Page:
Influence of different polymers on the crystallization tendency of molecularly dispersed amorphous felodipine

J Pharm Sci. 2006 Dec;95(12):2692-705. doi: 10.1002/jps.20697.


The ability of various polymers to inhibit the crystallization of amorphous felodipine was studied in amorphous molecular dispersions. Spin-coated films of felodipine with poly(vinylpyrrolidone) (PVP), hydroxypropylmethylcellulose acetate succinate (HPMCAS), and hydroxypropylmethylcellulose (HPMC) were prepared and used for measurement of the nucleation rate and to probe drug-polymer intermolecular interactions. Bulk solid dispersions were prepared by a solvent evaporation method and characterized using thermal analysis. It was found that each polymer was able to significantly decrease the nucleation rate of amorphous felodipine even at low concentrations (3-25% w/w). Each polymer was found to affect the nucleation rate to a similar extent at an equivalent weight fraction. For HPMC and HPMCAS, thermal analysis indicated that the glass transition temperature (T(g)) of the solid dispersions were not significantly different from that of felodipine alone, whereas an increase in T(g) was observed for the PVP containing solid dispersions. Infrared spectroscopic studies indicated that hydrogen bonding interactions were formed between felodipine and each of the polymers. These interactions were stronger between felodipine and PVP than for the other polymers. It was speculated that, at the concentrations employed, the polymers reduce the nucleation rate through increasing the kinetic barrier to nucleation.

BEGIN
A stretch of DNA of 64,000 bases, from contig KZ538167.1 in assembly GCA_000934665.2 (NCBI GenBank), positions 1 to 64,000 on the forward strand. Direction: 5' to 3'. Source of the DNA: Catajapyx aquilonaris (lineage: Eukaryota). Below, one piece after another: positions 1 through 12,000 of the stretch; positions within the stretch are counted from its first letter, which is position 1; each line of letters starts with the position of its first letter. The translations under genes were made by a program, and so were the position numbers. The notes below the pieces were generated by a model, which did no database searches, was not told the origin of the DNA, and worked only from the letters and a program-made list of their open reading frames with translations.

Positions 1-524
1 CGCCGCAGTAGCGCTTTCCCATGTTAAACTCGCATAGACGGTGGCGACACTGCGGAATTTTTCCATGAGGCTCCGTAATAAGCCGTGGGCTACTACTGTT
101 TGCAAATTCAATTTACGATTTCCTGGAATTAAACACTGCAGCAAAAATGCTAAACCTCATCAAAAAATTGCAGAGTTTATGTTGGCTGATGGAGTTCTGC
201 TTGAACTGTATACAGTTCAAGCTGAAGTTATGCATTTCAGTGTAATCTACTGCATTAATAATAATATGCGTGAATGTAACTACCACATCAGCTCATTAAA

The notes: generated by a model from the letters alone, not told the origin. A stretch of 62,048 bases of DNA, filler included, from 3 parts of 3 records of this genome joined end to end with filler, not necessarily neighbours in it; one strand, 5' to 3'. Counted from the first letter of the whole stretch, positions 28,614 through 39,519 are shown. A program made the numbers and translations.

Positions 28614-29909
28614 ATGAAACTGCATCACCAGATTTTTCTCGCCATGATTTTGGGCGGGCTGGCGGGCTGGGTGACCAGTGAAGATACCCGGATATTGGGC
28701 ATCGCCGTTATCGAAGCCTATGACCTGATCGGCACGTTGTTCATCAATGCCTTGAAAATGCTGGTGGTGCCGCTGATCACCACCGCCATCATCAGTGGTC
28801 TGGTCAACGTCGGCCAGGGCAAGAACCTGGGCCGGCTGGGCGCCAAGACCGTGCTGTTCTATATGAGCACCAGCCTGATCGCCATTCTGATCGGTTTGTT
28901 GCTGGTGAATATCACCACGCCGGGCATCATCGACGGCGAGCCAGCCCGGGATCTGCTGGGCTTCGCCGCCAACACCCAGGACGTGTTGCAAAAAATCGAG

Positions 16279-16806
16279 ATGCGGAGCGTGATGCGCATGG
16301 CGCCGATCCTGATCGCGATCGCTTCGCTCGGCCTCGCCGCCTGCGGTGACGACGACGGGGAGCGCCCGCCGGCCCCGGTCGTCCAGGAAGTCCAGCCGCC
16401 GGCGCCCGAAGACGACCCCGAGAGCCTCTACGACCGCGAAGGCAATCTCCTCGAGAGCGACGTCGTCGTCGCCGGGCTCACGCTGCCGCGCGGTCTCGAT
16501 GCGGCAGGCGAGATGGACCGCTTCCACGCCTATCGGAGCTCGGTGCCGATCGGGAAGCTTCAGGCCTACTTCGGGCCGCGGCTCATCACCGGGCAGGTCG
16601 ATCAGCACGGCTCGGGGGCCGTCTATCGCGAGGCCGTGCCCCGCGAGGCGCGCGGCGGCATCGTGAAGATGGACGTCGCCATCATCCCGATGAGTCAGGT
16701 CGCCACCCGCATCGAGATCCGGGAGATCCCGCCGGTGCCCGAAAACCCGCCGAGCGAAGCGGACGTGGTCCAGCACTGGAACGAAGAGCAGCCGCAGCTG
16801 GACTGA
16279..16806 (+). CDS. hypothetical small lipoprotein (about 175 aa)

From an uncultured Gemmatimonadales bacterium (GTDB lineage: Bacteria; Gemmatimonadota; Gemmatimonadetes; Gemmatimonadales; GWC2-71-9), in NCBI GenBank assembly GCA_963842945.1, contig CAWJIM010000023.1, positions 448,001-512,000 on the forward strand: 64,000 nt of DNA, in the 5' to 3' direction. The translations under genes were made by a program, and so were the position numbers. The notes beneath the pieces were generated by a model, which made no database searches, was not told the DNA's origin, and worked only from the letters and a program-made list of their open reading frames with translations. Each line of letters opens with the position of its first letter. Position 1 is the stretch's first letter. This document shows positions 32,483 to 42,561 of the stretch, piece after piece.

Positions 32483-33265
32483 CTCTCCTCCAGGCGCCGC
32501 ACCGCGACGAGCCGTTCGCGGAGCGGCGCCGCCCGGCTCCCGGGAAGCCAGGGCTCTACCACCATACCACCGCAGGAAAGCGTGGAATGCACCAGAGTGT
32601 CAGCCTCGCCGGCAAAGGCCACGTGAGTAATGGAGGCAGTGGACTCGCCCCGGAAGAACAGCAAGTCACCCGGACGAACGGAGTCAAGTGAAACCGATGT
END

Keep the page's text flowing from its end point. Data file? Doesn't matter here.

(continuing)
Publication types

  • Comparative Study

MeSH terms

  • Calorimetry, Differential Scanning
  • Crystallization
  • Felodipine / chemistry*
  • Hypromellose Derivatives
  • Methylcellulose / analogs & derivatives*
  • Methylcellulose / chemistry
  • Polyvinyls / chemistry*
  • Pyrrolidines / chemistry*
  • Spectroscopy, Fourier Transform Infrared
  • Transition Temperature


  • Polyvinyls
  • Pyrrolidines
  • poly(N-vinylpyrrolidine)
  • Hypromellose Derivatives
  • hydroxypropylmethylcellulose acetate succinate
  • Methylcellulose
  • Felodipine